3. The history of artificial intelligence has been a rocky one. Some games have been criticized for their lack thereof, while others have provided solid AI that really challenges players. The Sims, however, is trying to simulate the emotions of humans, something that is new to games. Has this been a great challenge for the development team?
One problem we had for a while was that our characters were too smart. They knew exactly what was best for them, and anything the user would do would lead to a negative impact. It took us a while to make the characters a bit dumber, but in a way that would be fun.

4. How much input will the player have in determining the events of the game? Will we be able to tell the characters what to eat? When to sleep, perhaps? Or does one just make bigger decisions and see how they turn out?
The user can choose among many options to feed its sims. Most of them are accessed by clicking on the fridge, but you can also order Pizza by selecting it from the menu on the phone.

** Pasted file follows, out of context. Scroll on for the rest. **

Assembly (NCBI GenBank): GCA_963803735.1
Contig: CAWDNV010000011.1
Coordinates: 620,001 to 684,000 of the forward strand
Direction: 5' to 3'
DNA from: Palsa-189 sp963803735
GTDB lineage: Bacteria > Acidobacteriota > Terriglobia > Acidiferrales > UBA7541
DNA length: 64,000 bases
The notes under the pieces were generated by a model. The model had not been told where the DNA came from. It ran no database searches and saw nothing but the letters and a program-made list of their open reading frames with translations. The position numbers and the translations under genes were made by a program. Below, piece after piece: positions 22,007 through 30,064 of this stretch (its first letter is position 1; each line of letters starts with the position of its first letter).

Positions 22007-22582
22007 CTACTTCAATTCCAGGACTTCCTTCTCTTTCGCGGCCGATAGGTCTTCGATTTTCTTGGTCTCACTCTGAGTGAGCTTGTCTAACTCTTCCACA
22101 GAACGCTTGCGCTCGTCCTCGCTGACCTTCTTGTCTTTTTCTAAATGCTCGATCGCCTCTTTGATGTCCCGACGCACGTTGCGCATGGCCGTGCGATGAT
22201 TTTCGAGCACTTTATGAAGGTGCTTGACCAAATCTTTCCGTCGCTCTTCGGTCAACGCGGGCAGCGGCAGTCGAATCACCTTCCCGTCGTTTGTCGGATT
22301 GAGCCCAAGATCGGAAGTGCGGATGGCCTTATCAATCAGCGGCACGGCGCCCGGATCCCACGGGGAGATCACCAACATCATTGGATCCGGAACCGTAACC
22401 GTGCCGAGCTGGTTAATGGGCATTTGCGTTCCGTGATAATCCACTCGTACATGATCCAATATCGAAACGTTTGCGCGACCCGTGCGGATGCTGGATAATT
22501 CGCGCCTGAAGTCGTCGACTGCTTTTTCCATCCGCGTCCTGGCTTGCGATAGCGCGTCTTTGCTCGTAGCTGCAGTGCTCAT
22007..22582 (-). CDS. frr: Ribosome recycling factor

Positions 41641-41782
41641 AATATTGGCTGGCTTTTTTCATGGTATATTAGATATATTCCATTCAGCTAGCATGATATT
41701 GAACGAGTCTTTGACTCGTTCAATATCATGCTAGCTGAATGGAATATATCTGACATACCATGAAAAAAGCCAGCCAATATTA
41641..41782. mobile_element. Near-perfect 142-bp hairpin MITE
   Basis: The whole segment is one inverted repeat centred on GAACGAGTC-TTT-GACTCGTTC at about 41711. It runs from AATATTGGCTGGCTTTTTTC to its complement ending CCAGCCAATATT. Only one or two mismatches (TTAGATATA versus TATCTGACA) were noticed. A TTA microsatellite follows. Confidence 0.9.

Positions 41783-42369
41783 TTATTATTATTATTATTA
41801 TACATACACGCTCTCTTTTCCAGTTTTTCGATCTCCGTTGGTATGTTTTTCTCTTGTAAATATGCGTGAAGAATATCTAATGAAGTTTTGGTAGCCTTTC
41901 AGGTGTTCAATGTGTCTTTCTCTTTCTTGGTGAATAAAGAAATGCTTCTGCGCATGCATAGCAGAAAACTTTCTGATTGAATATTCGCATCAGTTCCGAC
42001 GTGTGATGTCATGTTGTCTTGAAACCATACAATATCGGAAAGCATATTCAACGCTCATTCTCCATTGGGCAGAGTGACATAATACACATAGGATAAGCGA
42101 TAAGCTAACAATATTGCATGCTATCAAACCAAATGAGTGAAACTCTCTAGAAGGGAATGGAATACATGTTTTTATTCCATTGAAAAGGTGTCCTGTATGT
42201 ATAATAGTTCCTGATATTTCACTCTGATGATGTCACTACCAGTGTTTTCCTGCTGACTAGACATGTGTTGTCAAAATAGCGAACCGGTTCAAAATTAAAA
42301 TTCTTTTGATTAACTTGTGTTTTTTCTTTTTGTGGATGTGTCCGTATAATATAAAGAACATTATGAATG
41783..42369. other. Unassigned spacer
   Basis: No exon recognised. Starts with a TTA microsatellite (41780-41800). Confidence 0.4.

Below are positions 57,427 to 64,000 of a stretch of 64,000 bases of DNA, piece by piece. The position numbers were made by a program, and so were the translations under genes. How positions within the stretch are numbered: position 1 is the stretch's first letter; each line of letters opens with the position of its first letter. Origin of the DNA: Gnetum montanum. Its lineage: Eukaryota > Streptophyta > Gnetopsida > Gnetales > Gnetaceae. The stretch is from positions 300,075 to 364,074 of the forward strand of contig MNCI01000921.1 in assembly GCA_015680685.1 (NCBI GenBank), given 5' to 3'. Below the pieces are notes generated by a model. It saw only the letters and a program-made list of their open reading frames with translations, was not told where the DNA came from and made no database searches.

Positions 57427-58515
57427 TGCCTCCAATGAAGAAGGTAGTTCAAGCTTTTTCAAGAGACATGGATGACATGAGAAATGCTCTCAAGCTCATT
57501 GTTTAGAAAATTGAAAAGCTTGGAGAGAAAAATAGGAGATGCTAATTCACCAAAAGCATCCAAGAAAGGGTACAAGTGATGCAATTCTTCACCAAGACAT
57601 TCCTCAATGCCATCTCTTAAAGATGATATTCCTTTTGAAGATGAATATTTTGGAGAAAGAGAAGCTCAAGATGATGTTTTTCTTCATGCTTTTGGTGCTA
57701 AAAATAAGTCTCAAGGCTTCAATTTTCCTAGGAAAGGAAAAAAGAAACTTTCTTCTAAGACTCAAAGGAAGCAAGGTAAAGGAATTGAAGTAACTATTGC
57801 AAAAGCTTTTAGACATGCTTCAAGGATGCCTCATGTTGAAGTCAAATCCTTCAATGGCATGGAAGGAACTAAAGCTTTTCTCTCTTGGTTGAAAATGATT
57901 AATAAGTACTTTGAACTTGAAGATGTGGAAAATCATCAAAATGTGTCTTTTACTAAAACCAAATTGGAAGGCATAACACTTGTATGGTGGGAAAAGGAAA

5. What I have been wondering about the most is how the player goes about winning the game? Is there an end? Or do you just go on playing similar to SimCity 3000?
The Sims is like SimCity, you can play it forever.

6. Maxis' past titles have been appropriate for all ages. Will The Sims be the same? Or is there material that is recommended for older players?
It is for all ages.

7. This game has been in the works for quite awhile. As it nears completion, what has been the greatest challenge?
They were so many I have a hard time selecting which one. Probably turning the game from a set of interesting tools into a cohesive gameplay experience.

Thank you taking the time to answer these questions for our site. Your generosity is much appreciated.

7 Oct 1999 - 23:00

Strategy Gaming posted an Interview with Luc Barthelet, general manager of Maxis.
Read the interview with Luc on Strategy Gaming, or click read more below this post to read it here!


The Sims: